Super valid point. I cannot imagine the grief, frustration, fear, loneliness, and host of other complicated emotions that folks experience when they leave a religion that’s so… cultish.
It seems that poor epistemology is at play in so many of these homes / communities / countries — do you know what I mean? That is to say, the epistemology (the study or understanding of how we come to know or believe things to be true) in large swaths of religious groups often boils down to merely blind “faith;” holding fast even in the shadow of doubt; ignoring evidence against our worldview; or simply ignoring the fact that evidence as an enterprise exists to begin with. I think you’d agree that if any person or group should hold to a particular belief or paradigm so strongly that they’re willing to cast out or, worse, assault dissenters or skeptics within their own ranks, the way at which they arrived at the conclusion of the truth at the heart of their worldview better be rock solid. And I think you’d also agree that, sadly, most simply don’t.
Critical thinking, using tools like logic and reason, are only coming under further attack in our post-modern world, so I fear this may not get better.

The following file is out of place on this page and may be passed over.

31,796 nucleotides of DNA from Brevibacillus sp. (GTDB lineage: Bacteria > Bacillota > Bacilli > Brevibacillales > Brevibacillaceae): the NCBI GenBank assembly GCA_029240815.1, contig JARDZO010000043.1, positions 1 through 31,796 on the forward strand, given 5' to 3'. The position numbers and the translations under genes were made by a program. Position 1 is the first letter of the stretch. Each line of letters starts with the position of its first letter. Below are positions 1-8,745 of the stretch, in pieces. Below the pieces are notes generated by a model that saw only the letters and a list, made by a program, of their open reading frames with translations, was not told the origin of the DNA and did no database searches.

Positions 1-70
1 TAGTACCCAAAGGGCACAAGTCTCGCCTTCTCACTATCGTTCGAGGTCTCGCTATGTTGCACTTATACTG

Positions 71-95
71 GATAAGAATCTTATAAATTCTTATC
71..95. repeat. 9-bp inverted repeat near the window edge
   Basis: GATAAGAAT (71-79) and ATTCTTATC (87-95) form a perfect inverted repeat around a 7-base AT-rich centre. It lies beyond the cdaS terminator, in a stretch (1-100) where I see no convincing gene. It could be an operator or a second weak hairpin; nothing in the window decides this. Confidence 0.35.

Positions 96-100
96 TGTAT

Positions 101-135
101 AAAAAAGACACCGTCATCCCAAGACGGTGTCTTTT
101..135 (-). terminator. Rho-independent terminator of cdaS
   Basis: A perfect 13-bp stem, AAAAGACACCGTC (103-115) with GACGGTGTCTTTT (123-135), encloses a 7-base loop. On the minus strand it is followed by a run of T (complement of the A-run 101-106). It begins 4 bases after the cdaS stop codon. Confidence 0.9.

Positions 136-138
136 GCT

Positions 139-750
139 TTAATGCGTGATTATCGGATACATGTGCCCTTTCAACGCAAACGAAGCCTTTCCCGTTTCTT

But perhaps the unasked question here is whether any of the classically held world religions — western and eastern alike — are adopted by their adherents through good epistemology: sound reasoning, examining of evidence, drawing factual conclusions. If the evidence pointed to one being true, it seems it ought not be lumped in with all the others. Even if some who claim to be its members or believers are kooks, crazies, cultish, it wouldn’t change the facts at the heart of that worldview. What do you think, Joe? Do you think a comparative study of the world religions and the epistemology behind them could prove a fruitful endeavor for anyone, including (and perhaps especially) those considering a life-altering and possibly-dangerous departure from the religion/cult under whose authority they now find themselves?